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Orbital elements - what's wrong with my calculation?

  1. Aug 23, 2012 #1
    1. The problem statement, all variables and given/known data
    Ok so this satellite is orbiting the earth. The position vector is r = -0.707i + 0.707j + 0k and velocity vector is v = 0i + 0.5j + 0k. To find Vo (the angle between vector n and e), my book said the formula to use is arccos{(e dot r)/(|e||r|)}. However, I got 98 degree by using this formula while the correct answer is 173 degree.

    2. Relevant equations
    arccos{(e dot r)/(|e||r|)}

    3. The attempt at a solution
    I got the e vector as -.5304i-0.707j+0k, and therefore |e|=-.3535
    r vector was given as -0.707i+0.707j+0k, and so |r|=0.9998
    "e dot r" = -0.125 and "|e||r|" = 0.884
    so arccos{(e dot r)/(|e||r|)} = 98 degree, which does not match the correct answer.

    This is from the textbook "Fundamentals of Astrodynamics" problem 2.2 on P.114
    http://aeroden.files.wordpress.com/2011/12/fundamentals_of_astrodynamics.pdf [Broken]

    Thank you so much.
     
    Last edited by a moderator: May 6, 2017
  2. jcsd
  3. Aug 23, 2012 #2
    Hi dominicfhk,

    Well, first of all, there are several errors in your calculations, but you didn't post the original equations correctly anyway. I don't really know how you could even get some of those results.
    In any case, your pdf is wrong too.
    By following it, you would get n as a null vector.

    I fiddled around and found the correct values for the exercise that give me the same answers as in the book.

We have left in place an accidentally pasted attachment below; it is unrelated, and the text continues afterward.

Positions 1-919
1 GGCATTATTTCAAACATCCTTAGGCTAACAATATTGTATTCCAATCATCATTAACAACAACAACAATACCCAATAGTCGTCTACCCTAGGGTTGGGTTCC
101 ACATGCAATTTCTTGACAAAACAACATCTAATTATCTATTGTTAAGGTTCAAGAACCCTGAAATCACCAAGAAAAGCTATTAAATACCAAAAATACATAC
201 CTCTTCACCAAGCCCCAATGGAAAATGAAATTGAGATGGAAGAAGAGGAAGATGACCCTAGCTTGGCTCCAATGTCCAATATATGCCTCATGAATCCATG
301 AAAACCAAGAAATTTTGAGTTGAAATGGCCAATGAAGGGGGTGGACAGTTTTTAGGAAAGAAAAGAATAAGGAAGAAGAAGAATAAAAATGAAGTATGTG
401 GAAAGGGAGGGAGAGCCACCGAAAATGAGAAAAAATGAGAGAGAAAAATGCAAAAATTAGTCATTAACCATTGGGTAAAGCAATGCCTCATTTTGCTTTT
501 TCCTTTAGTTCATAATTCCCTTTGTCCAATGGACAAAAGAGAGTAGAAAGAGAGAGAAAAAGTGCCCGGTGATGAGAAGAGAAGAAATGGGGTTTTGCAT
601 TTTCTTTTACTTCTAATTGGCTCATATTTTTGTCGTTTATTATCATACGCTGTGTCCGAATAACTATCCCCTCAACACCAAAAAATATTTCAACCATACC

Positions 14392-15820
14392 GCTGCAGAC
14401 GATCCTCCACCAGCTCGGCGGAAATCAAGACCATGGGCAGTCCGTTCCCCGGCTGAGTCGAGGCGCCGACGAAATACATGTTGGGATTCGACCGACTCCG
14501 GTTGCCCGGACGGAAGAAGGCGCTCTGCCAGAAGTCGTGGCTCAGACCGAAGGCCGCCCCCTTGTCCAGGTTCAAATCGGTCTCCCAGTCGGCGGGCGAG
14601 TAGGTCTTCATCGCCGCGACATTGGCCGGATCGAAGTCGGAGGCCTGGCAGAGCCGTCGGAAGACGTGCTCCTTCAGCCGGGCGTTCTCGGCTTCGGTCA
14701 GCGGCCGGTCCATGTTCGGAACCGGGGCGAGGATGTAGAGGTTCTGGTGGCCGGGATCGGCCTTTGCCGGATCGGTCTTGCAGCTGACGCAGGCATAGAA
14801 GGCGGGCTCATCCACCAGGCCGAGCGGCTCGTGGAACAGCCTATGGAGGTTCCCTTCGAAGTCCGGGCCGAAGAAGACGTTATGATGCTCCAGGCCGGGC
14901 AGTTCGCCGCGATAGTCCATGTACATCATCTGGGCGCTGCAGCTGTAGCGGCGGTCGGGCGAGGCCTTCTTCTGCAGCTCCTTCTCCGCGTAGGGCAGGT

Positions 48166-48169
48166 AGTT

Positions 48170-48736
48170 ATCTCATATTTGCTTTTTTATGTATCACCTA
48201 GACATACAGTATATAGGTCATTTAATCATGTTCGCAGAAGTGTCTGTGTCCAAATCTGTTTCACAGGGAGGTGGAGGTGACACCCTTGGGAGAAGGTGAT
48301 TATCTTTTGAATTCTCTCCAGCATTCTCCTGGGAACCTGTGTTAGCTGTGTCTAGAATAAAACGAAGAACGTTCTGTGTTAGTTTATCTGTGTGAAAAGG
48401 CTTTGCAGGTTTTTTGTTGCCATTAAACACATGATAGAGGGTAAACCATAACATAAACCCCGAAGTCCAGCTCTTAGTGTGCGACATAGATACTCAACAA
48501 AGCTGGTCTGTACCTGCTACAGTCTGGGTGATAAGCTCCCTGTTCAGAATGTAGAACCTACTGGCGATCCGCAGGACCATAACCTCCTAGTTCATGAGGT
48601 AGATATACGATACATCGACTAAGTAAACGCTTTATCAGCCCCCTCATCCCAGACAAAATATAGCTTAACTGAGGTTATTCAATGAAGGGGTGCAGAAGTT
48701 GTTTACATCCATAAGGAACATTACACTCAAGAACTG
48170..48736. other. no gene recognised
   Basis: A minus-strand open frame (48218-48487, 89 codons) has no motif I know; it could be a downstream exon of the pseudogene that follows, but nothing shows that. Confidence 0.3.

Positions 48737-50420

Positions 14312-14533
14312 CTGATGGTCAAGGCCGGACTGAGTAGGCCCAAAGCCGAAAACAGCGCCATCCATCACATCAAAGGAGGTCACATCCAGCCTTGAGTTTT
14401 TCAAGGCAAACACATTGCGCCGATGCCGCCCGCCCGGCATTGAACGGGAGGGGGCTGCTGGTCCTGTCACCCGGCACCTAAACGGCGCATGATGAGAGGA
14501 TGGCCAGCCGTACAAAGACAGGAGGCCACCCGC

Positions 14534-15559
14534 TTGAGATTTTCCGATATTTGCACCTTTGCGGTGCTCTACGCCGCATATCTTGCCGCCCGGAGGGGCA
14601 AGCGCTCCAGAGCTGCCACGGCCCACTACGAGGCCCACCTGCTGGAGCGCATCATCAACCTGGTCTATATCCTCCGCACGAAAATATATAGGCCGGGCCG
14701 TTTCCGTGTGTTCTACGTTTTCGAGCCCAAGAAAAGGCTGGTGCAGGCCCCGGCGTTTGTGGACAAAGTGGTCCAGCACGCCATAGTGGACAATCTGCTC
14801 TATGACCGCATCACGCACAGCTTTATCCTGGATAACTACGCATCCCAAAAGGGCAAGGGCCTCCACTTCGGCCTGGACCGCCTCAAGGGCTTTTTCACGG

Well, almost, I don't get the exact same numerical answers because of the precision involved, this is because I write √2/2 instead of .707, it's much cleaner for working with the equations and I am quite certain that this is where .707 comes from.

    So try with those values instead:
    R=(DU√2/2)(-I+K)
    V=DU/2TU K

    this gives
    ρ=DU/8 (as expected)
    e=5√2/8≈.883 (vs .885 in the book)
    v0=arcos(-7√2/10)≈171.87° (vs 173° in the book)

    Cheers...
     
  4. Aug 23, 2012 #3

    gneill

    User Avatar

    Staff: Mentor

    For the eccentricity vector, check the sign of the j component and the calculated magnitude; how can a magnitude be negative :confused:
    As pointed out by Oli4, the 0.707's are probably meant to be ##\sqrt(2)/2##, else a radius of 0.9998 implies that the satellite is orbiting below the Earth's surface! Thus you can reasonably assume the radius magnitude to be 1.0 .
    The value for |e||r| looks okay, but check your calculation for e dot r. I'm not sure how you managed to get the value for |e||r| correct when your magnitude of e above is wonky.
    Once you straighten out the details for the eccentricity vector and its magnitude, all should be well. Don't worry overly much about being bang on in the third decimal place; it's possible that some of the problem results were calculated by slide rule!
     
    Last edited by a moderator: May 6, 2017
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